Will New Guidelines on Waiving Attorney-Client Privilege Change Practice?
Prosecutors may no longer ask firms under investigation to waive attorney-client privilege. The "culture of corporate waiver" may continue, however, as firms strive to appear cooperative in the eyes of the court, says Ross professor.
ANN ARBOR, Mich. — One of the most fundamental rights in the U.S. justice system is the attorney-client privilege, which guards the privacy of communications between lawyers and those whom they represent.
But for businesses under federal investigation, there's been a pervasive culture at the U.S. Department of Justice to lean on companies to waive that privilege. In response to some criticism, the justice department last year issued a new guideline that prohibits prosecutors from asking firms to do so. While it's a step in the right direction, professor Cindy Schipani thinks it won't necessarily change actual practice, at least for now. Schipani is the Merwin H. Waterman Collegiate Professor of Business Administration and a professor of business law at Ross.
In the past, waiving the privilege had been a factor when prosecutors gauged a firm's level of cooperation with an investigation. Appearing cooperative can be an effective financial strategy — it can knock a fine down by as much as 95 percent. If a company is seen as uncooperative, fines can go much higher.
That's partly why Schipani, in her paper "The Future of the Attorney-Client Privilege in Corporate Criminal Investigations," argues that companies still might volunteer to waive the privilege even if it isn't the best or most necessary option.
"I do want justice to prevail. And if we need to waive the privilege to get there, that's one thing," Schipani says. "But I'd rather see prosecutors get information through their investigation and encourage cooperation in ways other than waiving the privilege. Even though the new guidelines say prosecutors may not ask, the firms may still feel the pressure to waive it."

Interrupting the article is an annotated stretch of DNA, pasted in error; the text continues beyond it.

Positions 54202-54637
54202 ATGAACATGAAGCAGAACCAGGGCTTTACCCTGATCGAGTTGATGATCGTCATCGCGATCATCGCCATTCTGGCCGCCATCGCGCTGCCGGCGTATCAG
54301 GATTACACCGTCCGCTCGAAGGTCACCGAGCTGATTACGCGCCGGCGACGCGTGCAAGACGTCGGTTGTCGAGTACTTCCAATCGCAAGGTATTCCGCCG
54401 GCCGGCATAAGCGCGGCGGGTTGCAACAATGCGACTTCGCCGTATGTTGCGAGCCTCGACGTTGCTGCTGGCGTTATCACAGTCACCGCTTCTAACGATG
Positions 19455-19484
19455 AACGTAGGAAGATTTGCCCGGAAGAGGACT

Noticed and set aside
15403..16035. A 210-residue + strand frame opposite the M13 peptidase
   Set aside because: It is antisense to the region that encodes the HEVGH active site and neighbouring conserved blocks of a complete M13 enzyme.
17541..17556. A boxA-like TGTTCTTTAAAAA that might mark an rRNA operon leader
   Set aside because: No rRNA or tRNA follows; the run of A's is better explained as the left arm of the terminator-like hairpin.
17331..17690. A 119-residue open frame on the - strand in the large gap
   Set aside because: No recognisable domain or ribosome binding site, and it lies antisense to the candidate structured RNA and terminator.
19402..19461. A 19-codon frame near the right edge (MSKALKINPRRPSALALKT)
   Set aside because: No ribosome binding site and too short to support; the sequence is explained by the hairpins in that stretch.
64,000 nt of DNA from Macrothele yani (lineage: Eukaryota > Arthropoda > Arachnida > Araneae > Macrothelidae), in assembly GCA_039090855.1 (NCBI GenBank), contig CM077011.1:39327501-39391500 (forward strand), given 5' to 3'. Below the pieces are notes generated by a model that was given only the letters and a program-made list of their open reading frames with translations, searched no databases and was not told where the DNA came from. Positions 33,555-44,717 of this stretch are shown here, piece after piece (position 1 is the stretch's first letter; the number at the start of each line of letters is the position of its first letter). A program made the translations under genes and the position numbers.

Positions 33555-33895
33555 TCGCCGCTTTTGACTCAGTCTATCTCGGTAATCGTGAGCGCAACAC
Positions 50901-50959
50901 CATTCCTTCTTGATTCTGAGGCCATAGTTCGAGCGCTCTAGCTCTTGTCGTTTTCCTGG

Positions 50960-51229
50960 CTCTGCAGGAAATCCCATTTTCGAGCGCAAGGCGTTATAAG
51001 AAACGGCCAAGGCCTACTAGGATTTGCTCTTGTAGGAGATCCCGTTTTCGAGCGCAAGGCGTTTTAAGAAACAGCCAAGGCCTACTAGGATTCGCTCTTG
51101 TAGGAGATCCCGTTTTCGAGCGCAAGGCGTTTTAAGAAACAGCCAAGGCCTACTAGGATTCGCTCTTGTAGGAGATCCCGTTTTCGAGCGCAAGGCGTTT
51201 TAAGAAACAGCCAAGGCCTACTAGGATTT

The "culture of corporate waiver" in the U.S. Department of Justice took hold in 1999, when now-Attorney General Eric Holder outlined factors that went into how prosecutors determined a company's level of cooperation. One of those factors was waiving the attorney-client privilege.
The complex nature and nuance of big business can make it difficult for prosecutors to muster the resources and expertise needed to dig out all of the facts. Prosecutors came to rely on a company's desire to appear cooperative (and expedite the investigation), which meant waiving the privilege. No firm wanted to suffer the fate of Arthur Andersen.
The justice department's guidelines have been tweaked from time to time. But the pressure to waive always has remained, and likely will remain, even with the new directive. In Schipani's opinion, that creates a problem.
Company executives should be comfortable speaking with corporate counsel about complicated legal issues without the fear that one day their words, memos, and emails could be turned over to the government. When management opts to waive the attorney-client privilege, it often throws executives under the bus.
Obviously corporate counsel and a board of directors have a duty to protect the company first. But Schipani is concerned that continuing the "culture of corporate waiver" can lead to executives not confiding in company lawyers when they should. As a result, a small problem related to an area where the law is muddy could turn into a big problem.
"There are plenty of areas where a good person might legitimately be making a mistake, and that can be stopped in the trenches if they tell the company lawyer what has happened so far," Schipani says. "The lawyer can say, 'Okay, back up because we need to fix that and not go any further.' So you need to keep that open line of communication with the company lawyers, and the more pressure you put on waiving that privilege, executives might be afraid to ask the questions to stay on the right side. They might end up on the wrong side because they didn't put it out there with the company's lawyers."
That's especially true with the Foreign Corrupt Practices Act and the growth of multinational companies, she says. The FCPA puts the onus on U.S. companies to know the law in countries where they operate. That means executives need to meet with company lawyers to get the legal lay of the land.
"The penalties are huge in those kinds of cases and that's where you need to really be careful," says Schipani. "You need your lawyer by your side and you must feel comfortable with that attorney."
She admits the new guideline is a welcome development, but suspects it will take some time for the reality to change.
"I think it will change the reality down the road, but I donít' know how quickly or how long that will take," she says. "There are deals in process and it's happening as we speak, so probably in a couple of years we'll have enough data to draw some conclusions."
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